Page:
Why Barack Obama should attend the Black State of the Union

Tavis Smiley hosts and annual event called the Black State of the Union. The 2008 version will be on February 23rd in New Orleans, LA.

Last year, a big question around this event was whether or not Barack Obama was going to attend the event. He did not, but he was doing something that was much bigger: deciding to and formally announcing his run for the Presidency. Now, one year later, in the midst of a very competitive primary season, Obama faces the same question: will he go? Should he go?

Obama is not attending. Tavis Smiley is on record saying that he’s cool with that. Roland Martin at Essence Magazine thinks this was the right decision. His primary argument is that Obama must “look forward, not in the past” and that Obama “can’t be defined as the Black candidate.” He thinks that Obama should send his wife Michelle, and continue campaigning in Texas and Idaho.

I think that’s a terrible move and completely wrong, and here’s why.

Barack and Michelle Obama should both attend the Black State of the Union event. Any criticism of their attendance of this day, arguably the most important discussion of the state of this country’s Black affairs, would not only by unfounded and irresponsible, but easily refutable.

Don’t go backwards…

The first criticism, that Obama “should look forward” is off-base and ironically short-sighted. The reasoning for this position is that since Obama already won the Louisiana Primary, he does not need to go back to the state, and should be singularly focused on the upcoming, potentially decisive primaries in Ohio and Texas. The idea that a candidate should not interact with people that already voted for him is unwise. After being voted for and elected, you become an employee of those voters. Ignoring a voter at any time is a bad idea, but ignoring supporters is even worse.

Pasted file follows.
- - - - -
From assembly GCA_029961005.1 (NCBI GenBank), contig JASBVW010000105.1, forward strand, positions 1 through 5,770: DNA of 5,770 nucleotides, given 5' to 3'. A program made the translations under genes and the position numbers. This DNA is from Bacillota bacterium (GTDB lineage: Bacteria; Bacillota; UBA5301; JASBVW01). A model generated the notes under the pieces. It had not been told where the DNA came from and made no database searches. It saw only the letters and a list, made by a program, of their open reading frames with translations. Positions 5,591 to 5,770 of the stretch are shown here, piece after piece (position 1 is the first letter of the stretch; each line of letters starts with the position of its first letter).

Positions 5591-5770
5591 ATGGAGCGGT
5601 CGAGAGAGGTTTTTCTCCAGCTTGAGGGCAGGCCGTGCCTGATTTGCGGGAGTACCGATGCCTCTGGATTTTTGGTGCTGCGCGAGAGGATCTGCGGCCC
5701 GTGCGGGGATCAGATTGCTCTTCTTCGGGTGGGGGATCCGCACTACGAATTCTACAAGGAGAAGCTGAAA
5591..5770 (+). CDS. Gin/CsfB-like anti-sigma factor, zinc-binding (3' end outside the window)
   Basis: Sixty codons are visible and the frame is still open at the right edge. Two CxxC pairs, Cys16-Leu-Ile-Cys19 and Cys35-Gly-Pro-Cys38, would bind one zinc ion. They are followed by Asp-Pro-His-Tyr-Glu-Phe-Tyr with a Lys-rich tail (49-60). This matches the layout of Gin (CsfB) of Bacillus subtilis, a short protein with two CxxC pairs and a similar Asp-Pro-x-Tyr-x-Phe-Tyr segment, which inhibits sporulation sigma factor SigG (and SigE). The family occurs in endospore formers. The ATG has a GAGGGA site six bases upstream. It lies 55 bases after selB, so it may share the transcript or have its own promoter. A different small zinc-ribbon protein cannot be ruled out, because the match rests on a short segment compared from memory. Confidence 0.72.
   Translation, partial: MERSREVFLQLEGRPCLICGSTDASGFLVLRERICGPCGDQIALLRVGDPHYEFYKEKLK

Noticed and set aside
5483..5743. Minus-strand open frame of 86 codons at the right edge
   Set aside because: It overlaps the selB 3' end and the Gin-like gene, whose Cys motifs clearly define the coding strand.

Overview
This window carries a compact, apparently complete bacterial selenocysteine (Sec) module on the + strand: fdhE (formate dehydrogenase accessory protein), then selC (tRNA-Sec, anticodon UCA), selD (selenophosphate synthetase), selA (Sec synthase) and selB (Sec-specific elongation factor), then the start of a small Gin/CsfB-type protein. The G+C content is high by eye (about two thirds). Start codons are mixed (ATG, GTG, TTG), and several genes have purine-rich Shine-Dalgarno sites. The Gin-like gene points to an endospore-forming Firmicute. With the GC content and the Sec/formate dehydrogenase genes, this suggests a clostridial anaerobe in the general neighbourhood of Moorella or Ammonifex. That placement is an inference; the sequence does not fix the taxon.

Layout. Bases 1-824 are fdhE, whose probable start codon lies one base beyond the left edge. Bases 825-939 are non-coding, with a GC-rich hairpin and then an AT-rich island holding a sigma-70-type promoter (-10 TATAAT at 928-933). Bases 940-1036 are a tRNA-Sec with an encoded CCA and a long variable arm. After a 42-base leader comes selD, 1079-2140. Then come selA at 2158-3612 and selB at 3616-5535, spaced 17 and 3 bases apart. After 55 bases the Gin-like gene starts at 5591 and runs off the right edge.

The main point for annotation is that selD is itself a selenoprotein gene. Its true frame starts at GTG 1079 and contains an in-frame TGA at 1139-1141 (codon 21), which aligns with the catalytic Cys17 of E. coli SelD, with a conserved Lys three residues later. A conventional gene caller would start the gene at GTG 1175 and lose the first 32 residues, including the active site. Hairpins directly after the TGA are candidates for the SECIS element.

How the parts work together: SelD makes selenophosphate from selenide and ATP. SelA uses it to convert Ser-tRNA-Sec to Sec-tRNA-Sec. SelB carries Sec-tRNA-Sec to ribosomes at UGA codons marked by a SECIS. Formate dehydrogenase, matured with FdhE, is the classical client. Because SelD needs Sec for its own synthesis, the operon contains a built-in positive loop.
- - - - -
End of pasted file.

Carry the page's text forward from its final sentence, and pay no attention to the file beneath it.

Yes, the event is in New Orleans. Last time I checked though, people from outside of New Orleans attended, watched on TV, and/or participated in the event. I bet that people voters in Texas and Ohio will be tuned into this event. Seems like a great opportunity to address those potential supporters. Another thing: Where did large number of people affected by Hurricanes Katrina and Rita migrate to? Texas!!! Maybe those Texans care about N.O. after all.

The more sinister, underlying message of this criticism is the frame of a discussion focused solely on Black America as a look backward. I know that Obama has unfairly had to exhibit dazzling acrobatics with regard to his Blackness. However, a decision not to attend this event unnecessarily demonstrates an implicit endorsement of that notion. The fact is that talking about Black issues directly is in no way a step backward. Dialouge that leads to enlightened action is never a step backward, and no community needs such a discussion more than ours.